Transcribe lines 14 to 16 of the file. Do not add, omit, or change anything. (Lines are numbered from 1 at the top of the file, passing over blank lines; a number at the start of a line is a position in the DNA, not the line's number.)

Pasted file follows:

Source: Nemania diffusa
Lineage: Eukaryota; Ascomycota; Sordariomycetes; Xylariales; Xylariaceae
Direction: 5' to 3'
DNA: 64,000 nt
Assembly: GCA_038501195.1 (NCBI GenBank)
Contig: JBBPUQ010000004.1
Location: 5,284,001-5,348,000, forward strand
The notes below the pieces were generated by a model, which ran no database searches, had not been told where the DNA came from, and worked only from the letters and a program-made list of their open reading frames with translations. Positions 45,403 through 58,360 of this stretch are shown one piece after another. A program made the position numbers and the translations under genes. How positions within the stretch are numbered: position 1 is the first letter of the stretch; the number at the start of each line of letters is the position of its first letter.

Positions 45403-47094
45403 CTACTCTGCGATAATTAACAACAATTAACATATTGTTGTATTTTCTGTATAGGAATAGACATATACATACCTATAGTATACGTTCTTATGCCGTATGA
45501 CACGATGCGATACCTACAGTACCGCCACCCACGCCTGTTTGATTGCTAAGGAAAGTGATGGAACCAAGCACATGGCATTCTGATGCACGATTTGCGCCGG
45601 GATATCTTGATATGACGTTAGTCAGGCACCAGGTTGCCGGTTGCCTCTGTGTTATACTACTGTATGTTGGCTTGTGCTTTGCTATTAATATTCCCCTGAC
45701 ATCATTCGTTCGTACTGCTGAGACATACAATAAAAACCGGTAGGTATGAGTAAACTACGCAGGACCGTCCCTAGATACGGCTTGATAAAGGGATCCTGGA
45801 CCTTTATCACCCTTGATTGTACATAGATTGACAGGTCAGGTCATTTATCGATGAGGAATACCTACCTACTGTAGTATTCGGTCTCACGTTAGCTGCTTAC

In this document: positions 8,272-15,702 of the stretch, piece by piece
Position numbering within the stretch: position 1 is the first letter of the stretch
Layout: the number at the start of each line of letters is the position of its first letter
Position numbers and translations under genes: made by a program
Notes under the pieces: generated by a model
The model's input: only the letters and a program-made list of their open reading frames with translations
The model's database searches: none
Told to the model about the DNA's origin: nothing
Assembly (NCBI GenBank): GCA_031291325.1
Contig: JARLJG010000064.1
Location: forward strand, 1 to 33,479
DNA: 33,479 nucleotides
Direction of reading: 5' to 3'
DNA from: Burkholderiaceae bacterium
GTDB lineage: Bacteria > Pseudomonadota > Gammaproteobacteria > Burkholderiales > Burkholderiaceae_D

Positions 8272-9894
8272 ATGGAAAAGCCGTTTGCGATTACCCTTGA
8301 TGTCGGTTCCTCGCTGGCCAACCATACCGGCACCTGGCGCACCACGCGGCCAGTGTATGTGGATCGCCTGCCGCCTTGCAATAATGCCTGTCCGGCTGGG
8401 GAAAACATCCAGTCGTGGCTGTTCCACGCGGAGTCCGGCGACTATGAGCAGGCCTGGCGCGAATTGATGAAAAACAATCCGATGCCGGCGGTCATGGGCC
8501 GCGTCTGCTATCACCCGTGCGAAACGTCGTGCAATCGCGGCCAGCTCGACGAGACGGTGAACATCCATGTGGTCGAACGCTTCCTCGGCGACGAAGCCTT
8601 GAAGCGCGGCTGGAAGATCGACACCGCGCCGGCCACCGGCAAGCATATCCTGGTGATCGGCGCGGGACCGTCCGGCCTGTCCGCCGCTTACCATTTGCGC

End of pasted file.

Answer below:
45801 CCTTTATCACCCTTGATTGTACATAGATTGACAGGTCAGGTCATTTATCGATGAGGAATACCTACCTACTGTAGTATTCGGTCTCACGTTAGCTGCTTAC

In this document: positions 8,272-15,702 of the stretch, piece by piece
Position numbering within the stretch: position 1 is the first letter of the stretch